Demographic data include their age, gender, location, job title, income, and family status. Psychographic data refer to their attitudes, values, motivations, and interests.

While demographic data gives you a basic knowledge of their identity, psychographic data enables you to connect with them at a deeper level. The bottom line? Having both types of data refines your buyer persona. 🎯

Let’s take a look at a few ways to collect both data:

  • Customer service and marketing teams. This is often an overlooked internal source of valuable information. These teams interact with your audience more often to learn their successes and frustrations with your product or service.
  • Facebook groups. These communities are not just places to interact and share experiences. They’re also perfect for conducting market research. Even if you don’t have your own Facebook group, you can always head over to your top competitor’s group. Pay close attention to the kind of questions they ask and the language they use.
  • Online research. Spy on the competition. Take note of which content or topics people respond more often to and share. You might also want to check positive and negative reviews to know what they like and hate.

2. Find out how people find your business.

Image attribution: Freepik

If you already have a website that’s generating traffic, be sure to use Google Analytics. This free analytics service will provide you a wealth of information on your top web traffic sources. You may find that they’ve discovered you through organic search, other websites, or social media.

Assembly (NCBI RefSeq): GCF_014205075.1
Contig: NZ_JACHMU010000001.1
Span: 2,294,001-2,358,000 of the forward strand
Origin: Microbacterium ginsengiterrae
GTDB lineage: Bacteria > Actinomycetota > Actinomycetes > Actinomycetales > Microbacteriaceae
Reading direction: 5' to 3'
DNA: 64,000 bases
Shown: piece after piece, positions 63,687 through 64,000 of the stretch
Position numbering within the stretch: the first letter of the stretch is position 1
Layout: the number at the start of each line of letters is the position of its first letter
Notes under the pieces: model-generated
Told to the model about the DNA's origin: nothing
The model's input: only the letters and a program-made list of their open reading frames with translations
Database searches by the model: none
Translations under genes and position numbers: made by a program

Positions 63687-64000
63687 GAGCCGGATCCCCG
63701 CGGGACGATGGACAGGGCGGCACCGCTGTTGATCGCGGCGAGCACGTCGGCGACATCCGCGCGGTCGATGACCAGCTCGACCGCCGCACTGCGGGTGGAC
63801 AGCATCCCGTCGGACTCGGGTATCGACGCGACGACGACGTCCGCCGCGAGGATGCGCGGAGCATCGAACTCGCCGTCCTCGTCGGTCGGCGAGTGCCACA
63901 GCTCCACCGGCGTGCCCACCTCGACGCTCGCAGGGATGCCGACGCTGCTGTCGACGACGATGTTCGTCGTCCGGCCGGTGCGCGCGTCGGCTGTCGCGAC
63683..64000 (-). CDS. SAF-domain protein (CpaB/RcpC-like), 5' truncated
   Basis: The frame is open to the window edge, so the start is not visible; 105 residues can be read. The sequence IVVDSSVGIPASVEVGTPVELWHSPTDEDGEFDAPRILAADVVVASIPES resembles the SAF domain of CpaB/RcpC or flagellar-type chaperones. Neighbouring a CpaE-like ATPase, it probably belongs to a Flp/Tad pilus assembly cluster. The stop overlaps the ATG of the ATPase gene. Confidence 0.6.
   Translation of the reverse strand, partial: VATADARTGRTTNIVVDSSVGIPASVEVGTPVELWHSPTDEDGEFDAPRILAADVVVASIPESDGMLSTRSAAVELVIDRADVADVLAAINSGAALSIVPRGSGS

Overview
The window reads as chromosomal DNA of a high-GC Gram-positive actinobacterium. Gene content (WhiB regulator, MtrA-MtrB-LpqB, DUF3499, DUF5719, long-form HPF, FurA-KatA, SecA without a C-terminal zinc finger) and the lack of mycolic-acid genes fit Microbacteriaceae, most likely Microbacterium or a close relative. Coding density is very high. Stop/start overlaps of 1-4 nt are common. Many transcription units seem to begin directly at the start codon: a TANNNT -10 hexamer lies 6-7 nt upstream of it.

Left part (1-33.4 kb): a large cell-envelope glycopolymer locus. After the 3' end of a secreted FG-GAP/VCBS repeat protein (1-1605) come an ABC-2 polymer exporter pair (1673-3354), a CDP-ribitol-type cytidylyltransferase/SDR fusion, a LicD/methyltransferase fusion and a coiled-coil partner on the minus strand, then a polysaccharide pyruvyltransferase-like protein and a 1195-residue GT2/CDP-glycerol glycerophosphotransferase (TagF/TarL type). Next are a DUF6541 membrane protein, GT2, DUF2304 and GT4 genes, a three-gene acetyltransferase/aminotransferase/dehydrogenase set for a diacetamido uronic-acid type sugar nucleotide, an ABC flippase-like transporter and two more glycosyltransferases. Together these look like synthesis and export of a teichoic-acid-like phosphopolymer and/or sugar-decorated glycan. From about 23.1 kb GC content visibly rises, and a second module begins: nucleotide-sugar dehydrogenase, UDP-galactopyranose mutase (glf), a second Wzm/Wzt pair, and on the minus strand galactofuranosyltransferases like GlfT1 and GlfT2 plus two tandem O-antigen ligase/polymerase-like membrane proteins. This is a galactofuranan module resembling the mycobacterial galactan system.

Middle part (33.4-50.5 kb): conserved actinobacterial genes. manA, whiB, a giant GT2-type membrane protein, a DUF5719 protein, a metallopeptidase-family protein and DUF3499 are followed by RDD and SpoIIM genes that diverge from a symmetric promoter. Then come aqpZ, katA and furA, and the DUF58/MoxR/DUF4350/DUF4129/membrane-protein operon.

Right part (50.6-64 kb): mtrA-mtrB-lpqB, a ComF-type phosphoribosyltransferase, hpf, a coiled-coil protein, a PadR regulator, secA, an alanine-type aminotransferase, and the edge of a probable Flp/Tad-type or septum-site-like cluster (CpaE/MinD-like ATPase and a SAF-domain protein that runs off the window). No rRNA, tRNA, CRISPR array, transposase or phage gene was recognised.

In addition, you can survey your site visitors and email list. Ask questions like, “How did you know about our company?” “Have you purchased from us before?” Give them a list of options that they can easily choose from.

3. Conduct customer surveys and interviews.

Stop guessing and enhance your data collection by asking your audience directly. You can do it using any of these strategies:

3.1. Survey your top users or customers.

A lot of businesses are using this method to know their audience better. Here’s an example from HubSpot. (See the screenshot below.) Notice that they target their survey to top readers since these people are likely to participate and have already formed opinions about HubSpot.

In the email, they start by congratulating the recipient and then explain how the survey helps meet their needs better.

3.2. Run an UpViral giveaway. 🎉🎉🎉

Did you know that giveaways provide opportunities to conduct detailed surveys? This is because people know they’re getting an incentive in exchange for their participation.

Using the UpViral platform, you can add the survey as a Custom Action. It’s a special feature that basically encourages participants to complete certain actions to collect more points and increase their chances of winning.

4. Identify their pain points and objections.